Music

Luke Temple: Don't Act Like You Don't Care

Despite the title’s imperative, the one thing that’s lacking after Don’t Act Like You Don’t Care has completed its running time is a reason for the listener to care.


Luke Temple

Don't Act Like You Don't Care

Label: Western Vinyl
US Release Date: 2011-09-06
UK Release Date: 2011-08-08
Label Website
Amazon
iTunes

The cover art of Luke Temple’s haughtily titled Don’t Act Like You Don’t Care is quite peculiar. Its rather odd, almost childlike drawings give the impression that no matter how weird or sloppy his art is, the listeners are still expected to have some interest in him. The sleeve art’s scribble-heavy aesthetic, though used to make obviously perceptible shapes, suggests a loose, carefree style of making music, one that doesn’t need intricate, complex attention to detail in order to be successful. The resulting product of Don’t Act Like You Don’t Care, unfortunately, indicates otherwise. Temple may not need to make music that's extraordinarily complex, but he could have benefited here from not chilling out as much.

Don’t Act Like You Don’t Care is, while just now being released, is a product of older recordings. Initially recorded before the moderate success of Temple’s indie outfit Here We Go Magic, this record then had the working title of "The Country Record." While working titles don’t always reflect the finished product, that nickname is quite confusing given the material on this album. The closest the record gets to anything country is the slightly Cajun-tinged "Ophelia," which sounds of classic sixties folk music. The rest of the album more or less sticks to the typical indie singer-songwriter style, which puts into conflict the way the songs are ordered on the record. The first half features the most unique moments in the record’s sound, notably the barroom blues of "More than Muscle" and the jazz accented drums on "Weekend Warrior." After "Ophelia," the album stops these variations and focuses on Temple’s voice accompanied by the softly strummed acoustic guitar. Instead of showing Temple’s diversity as a songwriter, the album’s synchronization ends up being very scattershot.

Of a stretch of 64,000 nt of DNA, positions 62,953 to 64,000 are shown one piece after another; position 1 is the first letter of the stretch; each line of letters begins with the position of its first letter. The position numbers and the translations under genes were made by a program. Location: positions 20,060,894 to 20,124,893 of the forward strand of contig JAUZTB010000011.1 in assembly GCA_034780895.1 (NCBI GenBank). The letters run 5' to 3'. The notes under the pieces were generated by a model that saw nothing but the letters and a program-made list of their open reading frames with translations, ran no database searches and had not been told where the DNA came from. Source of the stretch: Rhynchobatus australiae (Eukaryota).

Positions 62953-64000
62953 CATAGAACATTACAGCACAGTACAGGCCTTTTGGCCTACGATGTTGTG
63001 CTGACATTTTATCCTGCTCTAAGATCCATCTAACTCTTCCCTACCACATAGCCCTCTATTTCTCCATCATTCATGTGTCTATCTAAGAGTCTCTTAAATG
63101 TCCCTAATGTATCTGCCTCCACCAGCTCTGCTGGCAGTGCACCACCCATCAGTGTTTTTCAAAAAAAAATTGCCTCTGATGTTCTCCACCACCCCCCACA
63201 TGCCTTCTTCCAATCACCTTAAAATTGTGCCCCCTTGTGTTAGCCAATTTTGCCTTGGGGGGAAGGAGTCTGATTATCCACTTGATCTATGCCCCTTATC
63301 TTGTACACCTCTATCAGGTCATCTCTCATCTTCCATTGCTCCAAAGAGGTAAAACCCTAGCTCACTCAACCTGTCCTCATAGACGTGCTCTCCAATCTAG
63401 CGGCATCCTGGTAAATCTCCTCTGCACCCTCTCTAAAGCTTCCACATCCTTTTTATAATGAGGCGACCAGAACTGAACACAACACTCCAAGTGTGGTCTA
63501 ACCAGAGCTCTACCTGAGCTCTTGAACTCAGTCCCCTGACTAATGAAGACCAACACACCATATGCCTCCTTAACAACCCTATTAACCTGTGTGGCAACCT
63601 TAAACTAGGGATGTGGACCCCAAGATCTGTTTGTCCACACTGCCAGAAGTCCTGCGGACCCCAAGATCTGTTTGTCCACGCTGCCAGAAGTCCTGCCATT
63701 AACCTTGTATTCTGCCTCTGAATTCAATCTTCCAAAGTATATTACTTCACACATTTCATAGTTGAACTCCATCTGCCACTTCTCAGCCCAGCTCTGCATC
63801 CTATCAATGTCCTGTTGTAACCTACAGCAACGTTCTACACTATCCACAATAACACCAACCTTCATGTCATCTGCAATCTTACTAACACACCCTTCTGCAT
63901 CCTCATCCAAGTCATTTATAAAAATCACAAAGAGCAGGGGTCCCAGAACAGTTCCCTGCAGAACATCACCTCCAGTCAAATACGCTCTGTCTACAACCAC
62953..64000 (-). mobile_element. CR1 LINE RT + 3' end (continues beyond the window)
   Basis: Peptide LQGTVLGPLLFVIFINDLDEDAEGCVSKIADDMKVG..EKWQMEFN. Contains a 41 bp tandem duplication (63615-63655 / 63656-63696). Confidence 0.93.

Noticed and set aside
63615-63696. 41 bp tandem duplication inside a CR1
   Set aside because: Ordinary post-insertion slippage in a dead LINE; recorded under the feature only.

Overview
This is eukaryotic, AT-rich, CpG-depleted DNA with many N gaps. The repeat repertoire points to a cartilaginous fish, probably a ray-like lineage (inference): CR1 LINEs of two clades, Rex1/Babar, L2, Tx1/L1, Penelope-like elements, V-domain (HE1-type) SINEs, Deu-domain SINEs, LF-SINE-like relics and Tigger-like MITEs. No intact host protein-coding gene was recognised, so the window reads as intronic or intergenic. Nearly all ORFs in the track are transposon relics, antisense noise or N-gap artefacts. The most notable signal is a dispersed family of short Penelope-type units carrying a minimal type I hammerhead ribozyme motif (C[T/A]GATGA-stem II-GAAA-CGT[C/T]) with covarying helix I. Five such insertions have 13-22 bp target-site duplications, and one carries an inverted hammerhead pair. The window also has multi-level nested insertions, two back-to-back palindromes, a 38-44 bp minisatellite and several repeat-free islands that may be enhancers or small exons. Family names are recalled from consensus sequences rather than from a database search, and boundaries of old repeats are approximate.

What’s more, the album’s production quality sounds as if Temple didn’t do much when he resurrected this recording for its release. The appeal of the lo-fi sonic is still around, but here the album’s low production value hinders what appeal much of the music could have. The tinny background noise on "Ballad For Dick George," for instance, instead of giving the song a more authentic, stripped-down feel, is intrusive and unnecessary. The album sounds as if it is somewhere in between the demo stage and the final product; while not quite rudimentary, the album doesn’t sound fleshed out, either. Taken apart, the elements reveal that Temple is still in his wheelhouse; he's a confident singer and songwriter, and the material here sounds like he is headed toward something, even if that sound isn't quite complete.